Nipsey Hussle loved the culture — and basketball was his favorite Tragically, the artist went from courtside to being inked on players’ shoes in remembrance

From celebrity basketball games to Los Angeles Lakers games with Young Jeezy and YG, Nipsey Hussle was an unabashed lover of basketball and a huge fan of his hometown team. Legendary Laker and current president of the franchise’s basketball operations, Magic Johnson, mourned Hussle yesterday. “I was so proud of Nipsey Hussle,” Johnson wrote on Instagram, “who became an astute businessman and created jobs for people who lived in South Central.”

The relationship between the game and the Grammy Award-nominated Hussle was deep: He performed at halftime at the Staples Center; helped Russell Westbrook‘s foundation at Thanksgiving; partied with James Harden and Baron Davis (and Odell Beckham Jr.); and refurbished, with Puma, a basketball court in his own beloved Crenshaw neighborhood.

Most indelible, though, are the many images of Hussle and his longtime partner, Lauren London, sitting courtside at Lakers games. They seemed a kind of royalty, yes, but more like good people who made good with their creative work — people who’d created a family with each other. In these troubled times, the couple modeled for us a deep, fun and glamorous love. And then Hussle would stand to chop it up with Denzel Washington, or some other legend.

On Monday night, Hussle’s name was scrawled on the sneakers of NBA players across the league. In remembrance. The sadness and disbelief continue. As Johnson himself said: “Nipsey Hussle’s legacy will last forever.”

Rappers Nipsey Hussle (left) and Trinidad James (right) attend a celebrity basketball game at Crenshaw High School on June 6, 2015, in Los Angeles.

Photo by Maury Phillips/WireImage

From left to right: Nipsey Hussle, Young Jeezy and YG attend a basketball game between the Houston Rockets and the Los Angeles Lakers at Staples Center on Oct. 26, 2016, in Los Angeles.

Photo by Noel Vasquez/GC Images

Denzel Washington (left) and Nipsey Hussle (right) attend a basketball game between the Houston Rockets and the Los Angeles Lakers at Staples Center on Oct. 26, 2016, in Los Angeles.

Photo by Noel Vasquez/GC Images

Nipsey Hussle attends a basketball game between the Houston Rockets and the Los Angeles Lakers at Staples Center on Oct. 26, 2016, in Los Angeles.

Photo by Noel Vasquez/GC Images

Nipsey Hussle (right) greets Houston Rockets star James Harden (left) at Staples Center on Oct. 26, 2016, in Los Angeles.

Photo by Noel Vasquez/GC Images

Russell Westbrook (right) and rapper Nipsey Hussle (second from right) serve Thanksgiving dinner at Russell Westbrook and Why Not? Foundation’s fifth annual Thanksgiving dinner on Nov. 21, 2016, in Los Angeles.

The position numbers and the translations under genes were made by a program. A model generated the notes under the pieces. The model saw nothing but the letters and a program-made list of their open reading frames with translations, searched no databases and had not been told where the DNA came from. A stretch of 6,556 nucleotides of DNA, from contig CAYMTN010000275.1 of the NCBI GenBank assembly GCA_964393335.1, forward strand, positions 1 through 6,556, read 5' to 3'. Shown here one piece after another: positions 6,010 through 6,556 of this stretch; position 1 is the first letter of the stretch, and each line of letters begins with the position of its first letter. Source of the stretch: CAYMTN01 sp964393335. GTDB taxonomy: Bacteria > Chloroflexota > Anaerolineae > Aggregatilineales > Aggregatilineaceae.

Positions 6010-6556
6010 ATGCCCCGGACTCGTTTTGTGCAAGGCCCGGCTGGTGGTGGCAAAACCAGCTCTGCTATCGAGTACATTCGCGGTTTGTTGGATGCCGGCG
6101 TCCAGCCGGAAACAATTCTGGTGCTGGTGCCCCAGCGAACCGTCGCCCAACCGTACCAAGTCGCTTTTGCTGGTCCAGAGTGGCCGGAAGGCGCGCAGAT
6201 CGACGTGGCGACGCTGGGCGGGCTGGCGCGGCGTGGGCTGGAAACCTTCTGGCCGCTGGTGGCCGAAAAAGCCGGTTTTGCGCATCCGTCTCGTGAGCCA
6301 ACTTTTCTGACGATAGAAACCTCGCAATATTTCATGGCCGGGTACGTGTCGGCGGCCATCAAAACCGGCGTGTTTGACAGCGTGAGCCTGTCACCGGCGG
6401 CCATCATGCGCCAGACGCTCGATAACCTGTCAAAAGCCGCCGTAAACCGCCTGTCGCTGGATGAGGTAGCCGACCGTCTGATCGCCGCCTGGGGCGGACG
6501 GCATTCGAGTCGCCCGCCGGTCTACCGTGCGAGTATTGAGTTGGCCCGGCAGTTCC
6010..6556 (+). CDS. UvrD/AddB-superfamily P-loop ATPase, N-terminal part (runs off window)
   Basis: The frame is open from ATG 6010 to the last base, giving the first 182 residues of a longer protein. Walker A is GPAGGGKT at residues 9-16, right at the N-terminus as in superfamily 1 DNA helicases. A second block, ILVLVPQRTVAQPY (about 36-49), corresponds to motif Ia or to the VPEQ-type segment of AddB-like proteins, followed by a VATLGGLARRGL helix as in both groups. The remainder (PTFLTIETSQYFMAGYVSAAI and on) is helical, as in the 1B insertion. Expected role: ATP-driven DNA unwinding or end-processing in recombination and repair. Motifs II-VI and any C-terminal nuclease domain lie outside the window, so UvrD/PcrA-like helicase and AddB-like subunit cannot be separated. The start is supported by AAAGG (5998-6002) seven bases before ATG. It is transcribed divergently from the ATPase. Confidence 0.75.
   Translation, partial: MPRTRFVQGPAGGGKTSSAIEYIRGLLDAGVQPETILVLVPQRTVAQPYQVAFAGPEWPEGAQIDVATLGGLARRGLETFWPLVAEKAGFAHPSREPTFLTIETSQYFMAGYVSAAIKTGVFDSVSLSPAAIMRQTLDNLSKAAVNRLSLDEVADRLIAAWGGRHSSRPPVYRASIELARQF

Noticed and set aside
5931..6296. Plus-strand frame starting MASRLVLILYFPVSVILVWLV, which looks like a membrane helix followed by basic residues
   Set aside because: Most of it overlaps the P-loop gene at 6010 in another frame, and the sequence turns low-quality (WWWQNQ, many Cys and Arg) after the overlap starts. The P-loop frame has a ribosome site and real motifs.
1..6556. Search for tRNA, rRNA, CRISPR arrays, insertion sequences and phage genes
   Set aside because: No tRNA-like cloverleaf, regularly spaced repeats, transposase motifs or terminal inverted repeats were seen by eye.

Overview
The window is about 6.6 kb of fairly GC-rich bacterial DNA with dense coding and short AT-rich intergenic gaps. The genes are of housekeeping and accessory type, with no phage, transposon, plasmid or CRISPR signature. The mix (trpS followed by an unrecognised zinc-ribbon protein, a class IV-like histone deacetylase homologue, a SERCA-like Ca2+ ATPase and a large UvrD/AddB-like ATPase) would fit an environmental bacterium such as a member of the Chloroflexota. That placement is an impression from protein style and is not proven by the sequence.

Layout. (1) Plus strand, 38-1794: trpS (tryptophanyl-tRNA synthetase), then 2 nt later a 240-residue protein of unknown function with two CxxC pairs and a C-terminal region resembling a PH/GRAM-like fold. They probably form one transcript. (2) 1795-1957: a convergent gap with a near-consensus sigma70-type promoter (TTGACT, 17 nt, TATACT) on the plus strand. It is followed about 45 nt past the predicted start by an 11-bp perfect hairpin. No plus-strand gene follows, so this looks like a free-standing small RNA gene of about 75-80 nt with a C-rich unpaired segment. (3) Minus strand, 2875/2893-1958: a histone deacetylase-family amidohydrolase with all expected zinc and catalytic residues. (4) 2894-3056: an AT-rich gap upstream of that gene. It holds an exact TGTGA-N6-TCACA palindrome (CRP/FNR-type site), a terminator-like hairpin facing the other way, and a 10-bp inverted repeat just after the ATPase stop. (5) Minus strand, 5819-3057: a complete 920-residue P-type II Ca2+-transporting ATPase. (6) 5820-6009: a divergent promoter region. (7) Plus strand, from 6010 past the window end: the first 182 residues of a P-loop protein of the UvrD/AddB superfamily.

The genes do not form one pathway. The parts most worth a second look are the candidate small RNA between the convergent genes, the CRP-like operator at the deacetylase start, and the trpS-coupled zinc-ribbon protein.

Photo by Lilly Lawrence/Getty Images

Nipsey Hussle attends a basketball game between the Oklahoma City Thunder and the Los Angeles Lakers at Staples Center on Nov. 22, 2016, in Los Angeles.

Photo by Noel Vasquez/Getty Images,

Nipsey Hussle (left) and Lauren London (right) attend a basketball game between the Los Angeles Lakers and the Minnesota Timberwolves at Staples Center on Dec. 25, 2017, in Los Angeles.

Photo by Allen Berezovsky/Getty Images

Nipsey Hussle (right) shakes hands with Julius Randle (left) of the Los Angeles Lakers before a game between the Lakers and the Minnesota Timberwolves at Staples Center on Dec. 25, 2017, in Los Angeles.

Photo by Josh Lefkowitz/Getty Images

Rapper Nipsey Hussle attends a basketball game between the Los Angeles Clippers and the Denver Nuggets at Staples Center on Jan. 17, 2018, in Los Angeles.

Photo by Allen Berezovsky/Getty Images

From left to right: Dom Kennedy, Baron Davis, Jay 305 and Nipsey Hussle attend Hussle’s private debut album release party hosted by James Harden at The London West Hollywood at Beverly Hills, California, on Feb. 16, 2018.

Photo by Earl Gibson III/Getty Images

Nipsey Hussle attends the annual YG and Friends Daytime Boogie Basketball Tournament at the Shrine Auditorium on Feb. 17, 2018, in Los Angeles.

Photo by Scott Dudelson/Getty Images

Nipsey Hussle watches from courtside at the Toyota Center in Houston on March 3, 2018.

Photo by Bob Levey/Getty Images

Nipsey Hussle performs during halftime of a game between the Los Angeles Clippers and the Cleveland Cavaliers on March 8, 2018, at the Staples Center in Los Angeles.

Photo by Adam Pantozzi/NBAE via Getty Images

Nipsey Hussle performs during the launch of EA Sports’ NBA Live 19 at Goya Studios in Los Angeles on Aug. 24, 2018.

Photo by Tommaso Boddi/Getty Images for EA NBA Live 19

From left to right: James Harden, Nipsey Hussle and Odell Beckham Jr. attend Rihanna’s fourth annual Diamond Ball benefiting the Clara Lionel Foundation at Cipriani Wall Street on Sept. 13, 2018, in New York.

Photo by Kevin Mazur/Getty Images for Diamond Ball